• 9. Lippmann on Public Opinion & Democracy in AmericaIdea of American style democracy:• Public opinion would be expressed periodically through elections and as a constant pressure on officials.• Public opinion, in turn, would be cultivated by a free and vigorous pressBut, Lippmann thought that the 18th century equation of a free press, informed citizens and viable was no longer possible in the modern age (then first half of 20th century)
  • 10. Lippmann, Public Opinion, 1922• Ideas about formation of public opinion developed; using terms like: pictures inside our heads, fictions and symbols, and stereotypes• (Anecdote to illustrate: 1914, a number of Germans, Frenchmen, and Englishmen trapped on an island at the outbreak of the First World War, were friends until news of the outbreak of war arrived by boat - because no access to information) –
  • 11. Pictures inside out heads• Discrepancy between the world and the “realities’ we perceive and act upon;• Most of what we know of the environment we live in comes to us indirectly, but“whatever we believe to be a true picture, we treat as if it were the environment itself”
  • 12. Most knowledge of environment through Fictions and Symbols• IMPORTANT FOR EXISTING SOCIAL ORDER• IMPORTANT TO HUMAN COMMUNICATION• Nearly every individual deals with events that are out of sight and hard to grasp. Lippmann (1922) observes,• "The only feeling that anyone can have about an event he does not experience is the feeling aroused by his mental image of that event."
  • 13. • We often respond as powerfully to fictions as to realities, and often we help create those fictions.• In every case, there has been inserted between us and the environment a pseudoenvironment, and it is to this pseudoenvironment that we respond.• Propaganda, is an effort to alter the pictures to which we respond.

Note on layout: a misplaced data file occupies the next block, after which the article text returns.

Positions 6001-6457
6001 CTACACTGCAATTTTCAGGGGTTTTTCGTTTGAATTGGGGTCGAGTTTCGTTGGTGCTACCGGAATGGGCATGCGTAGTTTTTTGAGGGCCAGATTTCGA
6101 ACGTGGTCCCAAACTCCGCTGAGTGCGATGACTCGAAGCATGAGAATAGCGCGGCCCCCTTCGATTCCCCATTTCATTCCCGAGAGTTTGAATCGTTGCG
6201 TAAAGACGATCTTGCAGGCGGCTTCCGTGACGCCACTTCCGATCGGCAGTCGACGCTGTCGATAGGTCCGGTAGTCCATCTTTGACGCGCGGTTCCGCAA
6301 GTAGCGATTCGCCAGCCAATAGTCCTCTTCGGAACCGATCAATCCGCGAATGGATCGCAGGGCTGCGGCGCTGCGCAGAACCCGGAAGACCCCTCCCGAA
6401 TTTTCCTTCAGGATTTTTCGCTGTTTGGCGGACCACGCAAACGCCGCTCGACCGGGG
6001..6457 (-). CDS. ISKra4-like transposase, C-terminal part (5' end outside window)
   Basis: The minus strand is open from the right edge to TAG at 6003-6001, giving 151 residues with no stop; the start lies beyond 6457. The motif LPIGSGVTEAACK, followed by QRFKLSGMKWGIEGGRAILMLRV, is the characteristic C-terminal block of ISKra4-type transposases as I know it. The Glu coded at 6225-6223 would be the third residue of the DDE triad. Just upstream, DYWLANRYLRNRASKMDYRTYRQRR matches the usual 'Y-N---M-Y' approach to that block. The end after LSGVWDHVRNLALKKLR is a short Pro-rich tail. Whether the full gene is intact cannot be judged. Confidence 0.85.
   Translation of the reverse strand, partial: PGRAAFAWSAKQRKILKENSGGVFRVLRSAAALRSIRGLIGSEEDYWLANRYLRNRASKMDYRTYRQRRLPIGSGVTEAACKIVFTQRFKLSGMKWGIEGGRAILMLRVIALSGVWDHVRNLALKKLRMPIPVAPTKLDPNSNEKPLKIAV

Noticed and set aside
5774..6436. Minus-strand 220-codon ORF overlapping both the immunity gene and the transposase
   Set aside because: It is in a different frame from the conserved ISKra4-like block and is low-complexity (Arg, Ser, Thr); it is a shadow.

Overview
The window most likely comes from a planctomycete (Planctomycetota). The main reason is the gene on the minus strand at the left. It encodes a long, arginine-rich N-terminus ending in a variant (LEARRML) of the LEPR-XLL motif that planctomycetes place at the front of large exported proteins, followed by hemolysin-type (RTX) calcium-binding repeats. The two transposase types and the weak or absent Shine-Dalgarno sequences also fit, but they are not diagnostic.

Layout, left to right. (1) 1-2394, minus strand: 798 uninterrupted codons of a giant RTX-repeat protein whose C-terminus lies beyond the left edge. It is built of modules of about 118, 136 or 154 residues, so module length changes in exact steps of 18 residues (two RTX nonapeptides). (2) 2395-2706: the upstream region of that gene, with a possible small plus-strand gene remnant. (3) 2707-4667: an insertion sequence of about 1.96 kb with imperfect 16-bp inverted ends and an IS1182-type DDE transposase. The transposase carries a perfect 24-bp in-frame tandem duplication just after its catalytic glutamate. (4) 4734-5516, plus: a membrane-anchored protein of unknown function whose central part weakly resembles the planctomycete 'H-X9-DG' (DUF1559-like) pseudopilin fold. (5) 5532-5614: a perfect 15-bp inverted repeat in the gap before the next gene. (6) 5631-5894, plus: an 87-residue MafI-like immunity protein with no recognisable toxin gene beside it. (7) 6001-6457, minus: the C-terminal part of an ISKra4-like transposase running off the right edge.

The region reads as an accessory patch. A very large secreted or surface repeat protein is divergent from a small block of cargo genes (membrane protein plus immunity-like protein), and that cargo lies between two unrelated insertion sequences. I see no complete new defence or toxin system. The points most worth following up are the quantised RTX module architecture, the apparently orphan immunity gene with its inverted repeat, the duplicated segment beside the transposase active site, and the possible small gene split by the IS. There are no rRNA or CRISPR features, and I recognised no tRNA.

• 14. Why pictures inside our heads often mislead us in our dealings with the outside world:• censorship;• limitations of social contact;• meagre time available each day for paying attention to public affairs;• distortions as a result of compressing events into short messages—abstraction• The use of a small vocabulary to describe a complex world ;• and the fear of facing facts that threaten our lives
  • 15. Lippmann’s conclusion about democratic government in 20th century mass society• In Public Opinion (1922), Lippmann compared the masses to a “great beast” and a “bewildered herd” that needed to be guided by a governing class.Phantom Public (1925)"The individual man does not have opinions on public affairs... I cannot imagine how he could know, and there is not the least reason for thinking, as mystical democrats have thought, that the compounding of individual ignorances in masses of people can produce a continuous directing force in public affairs
  • 16. STEREOTYPES: Lippmann introduced the term• “Stereotype: A fixed, commonly held notion or image of a person or group, based on an oversimplification of some observed or imagined trait of behaviour or appearance.” (modern definition)• http://www.media-awareness.ca/english/special_initiatives/toolkit/stereotypes/what_are_stereotypes.cfm• Some examples (not from Lippmann) Mexicans are lazy and came into America illegally; all Arabs and Muslims are terrorists; the English have bad teeth; Italian or French people are the best lovers; African Americans are all good at sport; blondes are dumb.
  • 17. Lippmann and Stereotypes• Lippmann presented “stereotypes” as a characteristic element of human perception. He argued that they were essential in the modern world because the global reach of contemporary society, made it impossible for people to make sense of the world on the basis of first-hand knowledge.
  • 18. Where stereotypes come from• For Lippmann, the stereotypes did not come from the individual. For the most part we do not first see, and then define, we define first and then see.• We pick out what our culture has already defined for us, and we tend to perceive that which we have picked out in the form stereotyped for us by our culture.• Media trades in stereotypes• Characteristic of modern mass societies in contrast to the more closed societies before the mass communications revolution
  • 19. QUESTIONS1. What does Lippmann mean by “the pictures inside our heads”?2. Why does he think people respond to the modern environment by forming pictures inside their heads and through mental maps or stereotypes?3. What connection do you see between Lippmann’s ideas and communication for development?

×